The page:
Novartis International AG-- a Swiss multinational pharmaceutical company based in Basel, Switzerland, was created in 1996 through the merger of Ciba-Geigy and Sandoz, two companies with a rich and diverse corporate history. In 2010, it ranked No.2 in sales (46.806 billion US$) among the world-wide industry. (Wiki, Novartis) With mission to discover, develop and market innovative products, provide a shareholder return that reflects outstanding performance and adequately reward people who invest ideas and work in the company (The Novartis Mission), Novartis under the direction of its CEO Daniel Vasella, M.D., built its own highly efficient global talent management system to facilitate reaching its goals.
1. The GTM system at Novartis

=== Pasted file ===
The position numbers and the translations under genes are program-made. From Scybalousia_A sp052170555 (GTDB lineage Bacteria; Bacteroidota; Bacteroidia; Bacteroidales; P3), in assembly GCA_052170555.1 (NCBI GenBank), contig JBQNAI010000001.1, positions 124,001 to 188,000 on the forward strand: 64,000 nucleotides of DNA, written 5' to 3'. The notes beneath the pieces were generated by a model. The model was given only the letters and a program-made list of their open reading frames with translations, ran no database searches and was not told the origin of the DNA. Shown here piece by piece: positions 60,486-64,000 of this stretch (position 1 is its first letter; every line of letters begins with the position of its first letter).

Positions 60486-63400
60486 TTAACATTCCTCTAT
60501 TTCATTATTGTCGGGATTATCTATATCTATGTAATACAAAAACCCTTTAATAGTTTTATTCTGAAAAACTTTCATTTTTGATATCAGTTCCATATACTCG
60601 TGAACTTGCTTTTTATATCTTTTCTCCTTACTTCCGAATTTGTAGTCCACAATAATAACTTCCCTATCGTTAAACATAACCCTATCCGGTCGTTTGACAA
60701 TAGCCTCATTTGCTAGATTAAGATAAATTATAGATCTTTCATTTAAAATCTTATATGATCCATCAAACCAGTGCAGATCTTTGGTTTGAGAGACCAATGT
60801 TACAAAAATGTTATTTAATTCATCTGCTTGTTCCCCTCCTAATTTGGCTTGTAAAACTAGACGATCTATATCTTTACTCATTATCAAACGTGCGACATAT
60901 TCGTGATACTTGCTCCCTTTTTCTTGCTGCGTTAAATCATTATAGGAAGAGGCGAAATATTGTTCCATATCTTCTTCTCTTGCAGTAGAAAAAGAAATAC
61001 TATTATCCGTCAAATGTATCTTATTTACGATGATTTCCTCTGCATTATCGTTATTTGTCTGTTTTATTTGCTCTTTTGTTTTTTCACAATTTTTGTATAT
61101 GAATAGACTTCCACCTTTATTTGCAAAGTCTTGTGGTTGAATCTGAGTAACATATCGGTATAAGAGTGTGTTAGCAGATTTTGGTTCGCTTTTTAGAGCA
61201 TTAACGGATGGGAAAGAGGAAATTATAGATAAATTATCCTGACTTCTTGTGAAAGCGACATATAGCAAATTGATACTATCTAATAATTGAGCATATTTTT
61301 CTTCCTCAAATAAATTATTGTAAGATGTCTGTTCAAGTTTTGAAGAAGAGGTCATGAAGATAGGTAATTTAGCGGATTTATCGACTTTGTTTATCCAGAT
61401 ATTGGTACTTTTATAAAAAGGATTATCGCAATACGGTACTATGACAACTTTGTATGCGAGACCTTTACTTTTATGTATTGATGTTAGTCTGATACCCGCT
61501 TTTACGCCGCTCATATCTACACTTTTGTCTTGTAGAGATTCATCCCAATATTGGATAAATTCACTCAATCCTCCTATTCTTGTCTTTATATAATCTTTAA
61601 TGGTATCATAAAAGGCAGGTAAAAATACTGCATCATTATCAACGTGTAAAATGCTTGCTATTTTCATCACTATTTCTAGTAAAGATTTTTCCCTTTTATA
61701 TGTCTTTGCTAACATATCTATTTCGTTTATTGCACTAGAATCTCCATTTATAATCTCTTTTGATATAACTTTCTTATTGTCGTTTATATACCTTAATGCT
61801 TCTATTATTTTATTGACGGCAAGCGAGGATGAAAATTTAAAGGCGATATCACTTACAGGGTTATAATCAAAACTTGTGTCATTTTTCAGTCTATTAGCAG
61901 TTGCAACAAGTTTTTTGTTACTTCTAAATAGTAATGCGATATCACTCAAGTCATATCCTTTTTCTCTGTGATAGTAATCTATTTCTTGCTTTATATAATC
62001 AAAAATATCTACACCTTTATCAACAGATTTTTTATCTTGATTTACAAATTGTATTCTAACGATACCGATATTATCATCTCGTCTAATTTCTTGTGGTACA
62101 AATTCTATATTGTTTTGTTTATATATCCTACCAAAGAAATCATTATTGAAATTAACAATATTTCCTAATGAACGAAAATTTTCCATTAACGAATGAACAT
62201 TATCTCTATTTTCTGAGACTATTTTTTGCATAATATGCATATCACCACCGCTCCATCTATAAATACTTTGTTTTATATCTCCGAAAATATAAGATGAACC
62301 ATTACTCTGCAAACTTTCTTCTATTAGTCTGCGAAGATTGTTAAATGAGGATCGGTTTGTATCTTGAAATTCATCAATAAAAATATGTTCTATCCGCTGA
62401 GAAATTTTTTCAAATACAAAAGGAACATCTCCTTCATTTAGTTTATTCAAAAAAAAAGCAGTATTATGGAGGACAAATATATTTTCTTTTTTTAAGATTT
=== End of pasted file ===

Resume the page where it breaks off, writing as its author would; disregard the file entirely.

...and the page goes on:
Companies all around the world are facing the challenge of managing talent pipeline. (Günter K. Stahl, 2012) The GTM system at Novartis is built based on three central tasks and responsibilities for the company and every manager: talent identification, the use of systematic talent development, and strong pay for performance principle. (Jordan Siegel, 2008) For “talent identification”, Novartis prefers development talent for leadership positions from within and insists moving individuals to their desired positions before they were solicited from the outside; for “systematic talent development”, CEO Vasella implemented a far-reaching and globally standardized incentive system with two branches: one is for rating performance system and another is for assessing human potential. For “pay-for-performance”, Novartis adopted a compensation system paying mix with market-level base pay and large proportion of incentive pay which is highly associated with their performance. Over the years, the company had instilled a culture in which employees had no sense of entitlement, and were motivated to work hard for large gains in compensation contingent on high performance, aligning with company’s talent management strategy. (Jordan Siegel, 2008) The following is a detailed analysis about Novartis GTM system. One of the goals of any talent management system was to develop talent for leadership positions from within. (Jordan Siegel, 2008) This idea has several advantages: it helps the company know more about their people by growing them over time; it accelerates culture building because employees come up with shared values and experiences; it is less expensive compared to outbid someone from outside; it also contributes to motivate employees to offer more promotion opportunities. The company also implements talent ratings for manages, aims in part to identify internal “bench strength” for the corporate executive group and other top positions in the company. Novartis not only insists on promoting from within (not all but a large proportion of), it also tries its best to move talented individuals to their desired positions before they were solicited from the outside. Vasella explained that people come to work primarily because they believe in the purpose of company and they feel engaged in its success. He noted: “The money has to be all right; but you encourage commitment and excellence through other things.” The pay-for-performance model is the core of the global talent management system at Novartis (Jordan Siegel, 2008). The incentive pay of total compensation in Novartis highly links to employees’ performance, values and behaviors. It is based on employees’ contribution and results for the whole company and offers employees a direct opportunity to see their performance during their work. Some high performers may get nearly double their base salary in the form of annual bonuses while lower performers may get no salary increase or bonus. This huge comparison of compensation aims to motivate people and avoid mediocrity. Actually, high bonus for top performers reflects on of the mission of Novartis: adequately reward people who invest ideas and work in the company. Over the years, Novartis...
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